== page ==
If there’s one thing the pandemic has taught us it’s this: We took travel for granted. Yes it will be a while until large scale leisure travel resumes, at least in Asia, but for now at least, the battered industry is seeing some life thanks to the Vaccinated Travel Lanes (VTL).
Amongst the cities that we have these arrangements with, Seoul’s was greeted with the most cheer. The city offers the four seasons that we crave for, the exciting pulse of the the Hallyu wave and best of all, great restaurants and eateries that let you truly appreciate korean cuisine with all of its intricacies.
There’s a lot to appreciate here. The cuisine deploys a battery of techniques, there’s fermenting, grilling, braising, boiling and all of these often make it on the korean table simultaneously in one meal. If this fascinates you, then check out these 5 essential restaurants to visit in Seoul.
It wasn’t too long ago that Korean fine dining flew under the radar. Today, Seoul is home to two three-Michelin-starred restaurants and Gaon in Gangnam is one of them. The fine dining temple is run by Chef Kim Byoung Jin who has operated the space for a whopping 17 years. The food here is traditionally Korean but polished and executed with an elegant hand. Expect a contemplative dining space that lets you ponder over the seasonality of Korea’s finest ingredients.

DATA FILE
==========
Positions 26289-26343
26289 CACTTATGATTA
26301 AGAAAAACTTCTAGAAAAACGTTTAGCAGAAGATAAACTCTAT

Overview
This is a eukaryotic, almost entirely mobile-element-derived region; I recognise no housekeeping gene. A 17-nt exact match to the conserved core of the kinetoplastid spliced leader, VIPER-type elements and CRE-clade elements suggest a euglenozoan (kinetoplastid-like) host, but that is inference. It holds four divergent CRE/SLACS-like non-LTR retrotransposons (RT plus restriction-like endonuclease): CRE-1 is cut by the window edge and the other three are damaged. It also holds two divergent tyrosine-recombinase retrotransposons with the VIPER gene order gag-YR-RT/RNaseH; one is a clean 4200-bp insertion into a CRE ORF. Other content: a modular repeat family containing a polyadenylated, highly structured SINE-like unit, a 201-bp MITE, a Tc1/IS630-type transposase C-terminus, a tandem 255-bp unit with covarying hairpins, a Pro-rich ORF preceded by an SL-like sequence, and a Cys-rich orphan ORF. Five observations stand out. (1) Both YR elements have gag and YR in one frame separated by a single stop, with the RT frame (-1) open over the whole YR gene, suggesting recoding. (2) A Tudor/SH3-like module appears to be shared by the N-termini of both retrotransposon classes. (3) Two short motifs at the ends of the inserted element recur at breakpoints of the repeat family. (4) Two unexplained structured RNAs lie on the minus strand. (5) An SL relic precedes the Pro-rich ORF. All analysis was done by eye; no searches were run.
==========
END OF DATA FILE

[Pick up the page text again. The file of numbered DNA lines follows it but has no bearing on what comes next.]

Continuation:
M Floor Horim Art Center, 317 Dosan-daero, Gangnam-gu, Seoul.
Shopping in Myeongdong in the cooler seasons? Head to Hadongkwan, a well-known family run eatery that specialises in Gomtang, or beef bone soup. This broth is created by boiling beef bones and meat with radish for a great number of hours to produce a clean tasting yet flavoursome soup that will warm your stomach as much as your heart. The restaurant has been open since 1939 and is much loved by its local regulars as much as the traveling gourmand. Bear in mind that it doesn’t have a fixed opening hours and it closes the moment its large vats of soup run dry.
12 Myeongdong 9-gil, Jung-gu, Seoul.
Religion plays an important role in every society and in Korea, Buddhism manifests in its culinary practices in a meaningful way. At Balwoo Gongyang, expect Buddhist temple cuisine being executed for the regular diner in a beautiful way. It is run by the Jogye Order of Korean Buddhism, and the kitchens only use traditional recipes handed down in Korean temples which itself has 1,700 years of history. The food here is entirely vegan by tradition and while the restaurant does not have an alcohol list, guests can bring their own beverage with a corkage charge.
56 Ujeongguk-ro(gyeonji-dong), Jongno-gu, Seoul.
If you’re craving for hearty portions and the signature rambunctious flavours of Korean cuisine then Jungin Myeonok at Yeongdeungpo-gu will tick your boxes. But far from a mindless eating experience, the casual eatery actually specialises in North Korean dishes which means you will get a glimpse of the food culture of the hermit kingdom. The cold buckwheat noodles or naengmyeon is legendary and its recipe is a closely guarded family secret.
10 Gukhoe-daero 76-gil, Yeongdeungpo-gu, Seoul.